ERIC Number: ED326990
Record Type: RIE
Publication Date: 1990-Aug
Reference Count: N/A
The Implications and Opportunities for Principal Practice and Preparation Programs Based on a Comparative Study of Organizational Culture in Selected Schools in Australia and the U.S.A.
Seagren, Alan T.; And Others
Discrepancies between actual and desirable organizational cultures, with a focus on the implications for improving administrator training, are examined in this report. The desirable characteristics of a productive school culture are determined and compared with the perceptions of Australian and U.S. staff. A mailed survey of 587 practitioners in Melbourne, Australia, and 1,700 practitioners in Chicago (Illinois) attempted to measure beliefs on scales of accomplishment, recognition, power, affiliation, strength of culture, job satisfaction, and commitment. A significant difference existed between the scores of the two samples of practitioners, although not between the scores of a sample of experts, which indicates cultural differences. Power was found to be a stronger attribute of the Australian school culture, and affiliation, accomplishment, and recognition were stronger attributes for American practitioners. An implication is that administrators should have a strong conceptual knowledge of organizational culture and their role in developing productive schools. Three tables and an appendix of statistical findings are included. (LMI)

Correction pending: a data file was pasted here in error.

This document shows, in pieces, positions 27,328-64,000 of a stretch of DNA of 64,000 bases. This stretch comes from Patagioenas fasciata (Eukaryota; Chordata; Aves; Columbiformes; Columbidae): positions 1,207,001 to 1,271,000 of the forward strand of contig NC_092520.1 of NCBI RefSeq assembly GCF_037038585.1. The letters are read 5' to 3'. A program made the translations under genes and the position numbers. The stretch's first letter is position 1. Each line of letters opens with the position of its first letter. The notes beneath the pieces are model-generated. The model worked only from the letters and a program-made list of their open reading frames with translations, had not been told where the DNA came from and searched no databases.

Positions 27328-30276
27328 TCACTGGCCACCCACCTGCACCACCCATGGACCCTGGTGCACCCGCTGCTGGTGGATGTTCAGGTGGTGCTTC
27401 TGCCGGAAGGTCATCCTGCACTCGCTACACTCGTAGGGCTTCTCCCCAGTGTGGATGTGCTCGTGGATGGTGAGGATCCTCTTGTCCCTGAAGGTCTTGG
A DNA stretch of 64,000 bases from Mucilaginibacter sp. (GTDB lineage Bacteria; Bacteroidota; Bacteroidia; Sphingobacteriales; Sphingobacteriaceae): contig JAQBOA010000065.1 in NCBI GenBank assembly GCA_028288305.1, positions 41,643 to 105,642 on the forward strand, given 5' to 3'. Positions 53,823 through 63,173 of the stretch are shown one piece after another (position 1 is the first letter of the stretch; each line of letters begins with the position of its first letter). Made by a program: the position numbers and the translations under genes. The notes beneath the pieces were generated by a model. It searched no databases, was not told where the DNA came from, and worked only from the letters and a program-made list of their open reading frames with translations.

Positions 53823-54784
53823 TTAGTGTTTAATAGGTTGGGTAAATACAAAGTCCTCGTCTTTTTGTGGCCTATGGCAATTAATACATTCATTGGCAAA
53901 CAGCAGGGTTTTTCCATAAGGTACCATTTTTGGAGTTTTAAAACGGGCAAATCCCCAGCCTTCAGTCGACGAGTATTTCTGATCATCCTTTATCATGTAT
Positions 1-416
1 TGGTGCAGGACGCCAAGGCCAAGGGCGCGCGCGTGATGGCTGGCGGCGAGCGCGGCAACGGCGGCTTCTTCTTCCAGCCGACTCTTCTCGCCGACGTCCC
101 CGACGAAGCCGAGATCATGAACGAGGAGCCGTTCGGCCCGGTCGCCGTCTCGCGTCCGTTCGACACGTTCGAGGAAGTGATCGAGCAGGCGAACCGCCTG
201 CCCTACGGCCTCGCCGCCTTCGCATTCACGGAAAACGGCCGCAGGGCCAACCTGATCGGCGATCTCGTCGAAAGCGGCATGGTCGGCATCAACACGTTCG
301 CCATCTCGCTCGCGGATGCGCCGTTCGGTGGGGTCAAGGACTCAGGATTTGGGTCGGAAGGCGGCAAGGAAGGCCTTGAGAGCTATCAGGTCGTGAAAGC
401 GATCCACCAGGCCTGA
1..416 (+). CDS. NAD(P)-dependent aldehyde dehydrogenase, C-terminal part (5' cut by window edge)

Publication Type: Speeches/Meeting Papers; Reports - Research
Education Level: N/A
Authoring Institution: N/A
Identifiers: Australia (Melbourne); Chicago Public Schools IL
Note: Paper presented at the Annual Meeting of the National Council of Professors of Educational Administration (Los Angeles, CA, August 12-17, 1990).